when prominent Commonwealth citizens died or disappeared. There wasn’t
anything newsworthy about a freighter that vanished while attempting an illegal
(technically, anyway) passage from Commonwealth to Empire, since InfoServ
wouldn’t know it had taken this first ever “hired gun” escort ship along with it
How had she, Commander Marilla Lansing of the Commonwealth Defense
Service, wound up spending her life’s last hour here? Retired Commander
Lansing, formerly of the Commonwealth Defense Service, that was…why
hadn’t she been content to stay on Claris 5 with Abraham and their son, instead
of following her old friend and long-time commanding officer Irina Pappaniku
into the no man’s land of Clan space?
It was far too late to be wondering about that now, though. Pappaniku’s
familiar voice was saying evenly over the commlink, “I won’t throw our
Starship Castaways 7
people’s lives away making a gesture, Rilla. We’ve got life support. Unless we
fire those thrusters and counter it, we’ve got forward motion. The clan ship’s
ignoring us, and if its captain was going to bother finishing us off that would be
happening right this minute-so I’m betting they’re going to leave us right where
we are. Abandoning us to die, is what they think they’re doing! But we aren’t
going to cooperate.”
When had Pappaniku switched from a direct bridge-to-engine room call to
a shipwide broadcast? Lansing hadn’t noticed, but she realized now it had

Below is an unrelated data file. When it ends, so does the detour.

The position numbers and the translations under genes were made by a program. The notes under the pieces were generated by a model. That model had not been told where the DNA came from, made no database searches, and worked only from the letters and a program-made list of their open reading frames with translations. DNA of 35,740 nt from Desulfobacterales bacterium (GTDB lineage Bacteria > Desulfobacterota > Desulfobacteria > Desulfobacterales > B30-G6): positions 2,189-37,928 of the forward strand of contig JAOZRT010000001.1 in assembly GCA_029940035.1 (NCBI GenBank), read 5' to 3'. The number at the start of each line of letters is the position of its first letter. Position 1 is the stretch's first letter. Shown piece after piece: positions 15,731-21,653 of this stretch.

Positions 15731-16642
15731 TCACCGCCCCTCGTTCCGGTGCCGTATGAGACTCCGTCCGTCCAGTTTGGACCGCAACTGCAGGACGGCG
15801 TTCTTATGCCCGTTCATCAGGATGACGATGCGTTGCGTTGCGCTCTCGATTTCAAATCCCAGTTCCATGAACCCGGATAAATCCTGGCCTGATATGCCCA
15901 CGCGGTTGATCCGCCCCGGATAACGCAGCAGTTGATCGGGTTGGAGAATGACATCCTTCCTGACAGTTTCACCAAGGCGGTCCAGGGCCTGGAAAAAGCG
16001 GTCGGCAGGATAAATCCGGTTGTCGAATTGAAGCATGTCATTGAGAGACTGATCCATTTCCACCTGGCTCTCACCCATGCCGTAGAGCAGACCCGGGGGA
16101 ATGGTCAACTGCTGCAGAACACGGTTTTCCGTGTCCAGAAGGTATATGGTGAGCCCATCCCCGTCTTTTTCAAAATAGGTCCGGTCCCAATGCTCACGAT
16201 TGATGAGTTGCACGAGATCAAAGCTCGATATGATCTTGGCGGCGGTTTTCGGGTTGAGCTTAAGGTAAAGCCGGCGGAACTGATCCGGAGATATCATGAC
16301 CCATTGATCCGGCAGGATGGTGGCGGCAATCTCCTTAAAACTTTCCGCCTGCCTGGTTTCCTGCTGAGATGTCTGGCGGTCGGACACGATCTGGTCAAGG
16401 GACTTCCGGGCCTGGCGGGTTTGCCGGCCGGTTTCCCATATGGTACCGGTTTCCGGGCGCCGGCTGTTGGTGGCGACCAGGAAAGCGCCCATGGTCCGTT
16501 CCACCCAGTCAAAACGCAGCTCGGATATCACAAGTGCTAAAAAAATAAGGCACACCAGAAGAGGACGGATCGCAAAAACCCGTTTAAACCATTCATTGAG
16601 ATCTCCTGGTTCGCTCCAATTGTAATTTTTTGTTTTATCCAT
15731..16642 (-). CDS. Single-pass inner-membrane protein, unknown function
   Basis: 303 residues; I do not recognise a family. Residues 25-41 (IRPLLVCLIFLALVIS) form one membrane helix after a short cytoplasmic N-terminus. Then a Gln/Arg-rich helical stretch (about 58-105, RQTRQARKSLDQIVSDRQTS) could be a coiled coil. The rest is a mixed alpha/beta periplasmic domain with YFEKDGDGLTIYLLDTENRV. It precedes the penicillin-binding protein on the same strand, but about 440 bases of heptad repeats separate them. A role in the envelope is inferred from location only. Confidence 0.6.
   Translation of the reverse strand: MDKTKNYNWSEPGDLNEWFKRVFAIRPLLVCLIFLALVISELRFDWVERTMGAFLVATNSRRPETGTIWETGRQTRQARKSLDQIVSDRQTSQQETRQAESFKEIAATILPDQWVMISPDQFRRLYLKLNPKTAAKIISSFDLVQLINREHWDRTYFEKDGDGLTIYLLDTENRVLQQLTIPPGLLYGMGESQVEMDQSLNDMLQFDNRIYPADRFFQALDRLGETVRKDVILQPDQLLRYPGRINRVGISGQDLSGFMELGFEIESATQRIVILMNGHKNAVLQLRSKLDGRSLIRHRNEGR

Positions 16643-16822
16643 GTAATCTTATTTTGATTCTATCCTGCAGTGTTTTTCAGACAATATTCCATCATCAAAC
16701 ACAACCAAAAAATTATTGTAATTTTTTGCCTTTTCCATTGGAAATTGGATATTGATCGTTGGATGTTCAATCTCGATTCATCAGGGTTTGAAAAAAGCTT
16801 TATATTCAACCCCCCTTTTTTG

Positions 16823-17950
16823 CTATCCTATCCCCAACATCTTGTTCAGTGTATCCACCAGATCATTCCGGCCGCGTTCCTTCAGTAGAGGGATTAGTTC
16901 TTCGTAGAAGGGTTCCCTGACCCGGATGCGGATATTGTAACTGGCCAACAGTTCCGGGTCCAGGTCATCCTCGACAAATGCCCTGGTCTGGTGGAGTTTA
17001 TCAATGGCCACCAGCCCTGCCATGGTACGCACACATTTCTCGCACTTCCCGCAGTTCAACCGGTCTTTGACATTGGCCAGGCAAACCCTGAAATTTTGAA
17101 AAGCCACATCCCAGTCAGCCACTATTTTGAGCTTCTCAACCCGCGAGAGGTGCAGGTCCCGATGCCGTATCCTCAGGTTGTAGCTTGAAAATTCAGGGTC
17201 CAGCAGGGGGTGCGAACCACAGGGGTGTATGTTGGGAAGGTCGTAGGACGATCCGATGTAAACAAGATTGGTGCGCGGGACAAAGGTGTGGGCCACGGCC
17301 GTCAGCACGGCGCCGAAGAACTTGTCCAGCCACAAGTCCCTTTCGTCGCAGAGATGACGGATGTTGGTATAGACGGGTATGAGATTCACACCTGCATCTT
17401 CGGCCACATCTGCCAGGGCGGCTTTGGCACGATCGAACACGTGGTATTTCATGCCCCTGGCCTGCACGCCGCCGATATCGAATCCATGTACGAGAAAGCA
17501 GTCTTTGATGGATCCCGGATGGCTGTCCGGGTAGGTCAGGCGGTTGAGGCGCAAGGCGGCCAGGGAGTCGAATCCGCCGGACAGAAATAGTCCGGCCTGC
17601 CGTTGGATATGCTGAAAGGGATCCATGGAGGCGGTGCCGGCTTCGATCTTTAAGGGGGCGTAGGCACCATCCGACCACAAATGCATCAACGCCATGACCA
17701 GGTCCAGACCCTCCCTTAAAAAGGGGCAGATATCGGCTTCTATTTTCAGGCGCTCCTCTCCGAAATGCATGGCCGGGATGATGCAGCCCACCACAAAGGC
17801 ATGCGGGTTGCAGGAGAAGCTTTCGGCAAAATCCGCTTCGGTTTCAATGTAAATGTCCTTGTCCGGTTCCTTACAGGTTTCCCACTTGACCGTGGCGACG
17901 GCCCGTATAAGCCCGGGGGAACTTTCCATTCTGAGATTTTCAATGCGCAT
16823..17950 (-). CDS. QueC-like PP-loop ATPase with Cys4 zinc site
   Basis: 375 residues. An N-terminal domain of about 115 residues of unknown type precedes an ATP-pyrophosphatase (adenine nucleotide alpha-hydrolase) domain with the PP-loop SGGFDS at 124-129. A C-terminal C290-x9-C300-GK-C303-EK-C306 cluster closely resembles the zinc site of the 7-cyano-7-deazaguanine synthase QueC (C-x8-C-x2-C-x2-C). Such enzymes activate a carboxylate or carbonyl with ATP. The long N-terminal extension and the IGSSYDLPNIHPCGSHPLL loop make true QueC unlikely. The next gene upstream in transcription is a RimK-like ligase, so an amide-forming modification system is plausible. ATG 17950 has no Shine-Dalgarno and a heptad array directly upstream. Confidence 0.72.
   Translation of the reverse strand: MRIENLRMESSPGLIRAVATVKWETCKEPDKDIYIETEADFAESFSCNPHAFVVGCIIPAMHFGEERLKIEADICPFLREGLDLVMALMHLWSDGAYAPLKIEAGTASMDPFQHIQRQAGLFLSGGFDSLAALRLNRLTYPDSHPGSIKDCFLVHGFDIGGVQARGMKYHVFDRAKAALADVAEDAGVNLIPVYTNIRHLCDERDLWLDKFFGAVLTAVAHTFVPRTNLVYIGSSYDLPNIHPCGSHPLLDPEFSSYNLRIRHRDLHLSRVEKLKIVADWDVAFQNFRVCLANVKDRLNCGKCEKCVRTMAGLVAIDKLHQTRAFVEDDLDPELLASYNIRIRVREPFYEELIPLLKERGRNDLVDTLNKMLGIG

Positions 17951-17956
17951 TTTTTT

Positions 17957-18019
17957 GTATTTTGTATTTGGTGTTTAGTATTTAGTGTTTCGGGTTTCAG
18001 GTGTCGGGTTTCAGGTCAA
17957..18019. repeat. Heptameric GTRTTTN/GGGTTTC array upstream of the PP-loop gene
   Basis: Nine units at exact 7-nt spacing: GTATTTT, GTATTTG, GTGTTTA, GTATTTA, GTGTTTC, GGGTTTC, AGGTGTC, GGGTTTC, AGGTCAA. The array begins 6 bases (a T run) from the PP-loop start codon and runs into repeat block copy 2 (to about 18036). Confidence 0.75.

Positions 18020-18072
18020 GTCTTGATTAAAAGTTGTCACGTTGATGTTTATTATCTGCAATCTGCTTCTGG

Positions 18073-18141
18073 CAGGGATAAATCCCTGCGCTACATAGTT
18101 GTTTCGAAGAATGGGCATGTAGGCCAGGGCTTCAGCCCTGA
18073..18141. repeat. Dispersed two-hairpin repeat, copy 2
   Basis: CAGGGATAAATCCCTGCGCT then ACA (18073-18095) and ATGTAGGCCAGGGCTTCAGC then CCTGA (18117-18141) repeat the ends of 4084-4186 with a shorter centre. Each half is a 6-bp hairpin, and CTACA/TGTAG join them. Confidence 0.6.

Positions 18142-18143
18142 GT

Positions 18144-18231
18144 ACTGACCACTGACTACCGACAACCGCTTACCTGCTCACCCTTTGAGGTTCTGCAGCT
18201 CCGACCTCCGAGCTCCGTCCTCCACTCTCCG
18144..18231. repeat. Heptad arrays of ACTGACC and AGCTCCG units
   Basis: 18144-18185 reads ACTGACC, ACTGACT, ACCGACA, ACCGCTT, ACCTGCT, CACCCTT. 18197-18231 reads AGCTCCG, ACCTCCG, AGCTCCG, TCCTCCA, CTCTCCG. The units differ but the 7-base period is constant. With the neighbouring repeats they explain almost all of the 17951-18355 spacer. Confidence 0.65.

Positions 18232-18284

happened because her surviving crew members weren’t staring toward her and
straining to eavesdrop. They had their heads lifted, and their faces wore the
slightly vacant expressions of humans listening to a voice that was (from their
“We aren’t going to lie down on our decks and die,” Captain Pappaniku
was saying with absolute determination. “That’s probably what ‘Clan honor’
expects, since we’re out of the battle and the ship we’re supposed to be guarding
with our lives is lost no matter what we do or don’t do now. But committing
suicide by giving up isn’t part of my code of honor, and I don’t believe it’s part
of anyone else’s here, either!” The tempo of her speech picked up as she said
that last sentence, as her tone went from defiant to galvanizing. “Department
heads and deck bosses. Get your areas secured; put together a list of repairs you
can make, and start your people on them immediately. Put together another list
of repairs you can’t make, and bring it with you to my ready room 30 minutes
from now. I want casualty lists then, too. We’re going to figure out how we can
stay alive, and after that we’re going to figure out how we can get this ship to
safe harbor somewhere until help can reach us. Get busy, now! Pappaniku out.”
From all over the engine room, Rilla Lansing heard sighs. The people
under her command, those who were still alive and conscious and able to react
to their captain’s speech, threw despair aside and went back to work with a grim
enthusiasm that five minutes earlier Lansing wouldn’t have believed possible.
* * *
On her bridge, Captain Irina Pappaniku slumped as she closed the commlink.
Making that announcement had taken the last of her strength…or almost the last
of it, anyway.
She had one more thing to do. Her first mate, her executive officer in the
parlance of the Defense Service to which she’d belonged for so many years out
of the life she would lose today, was bending over her with poorly concealed
horror in his eyes.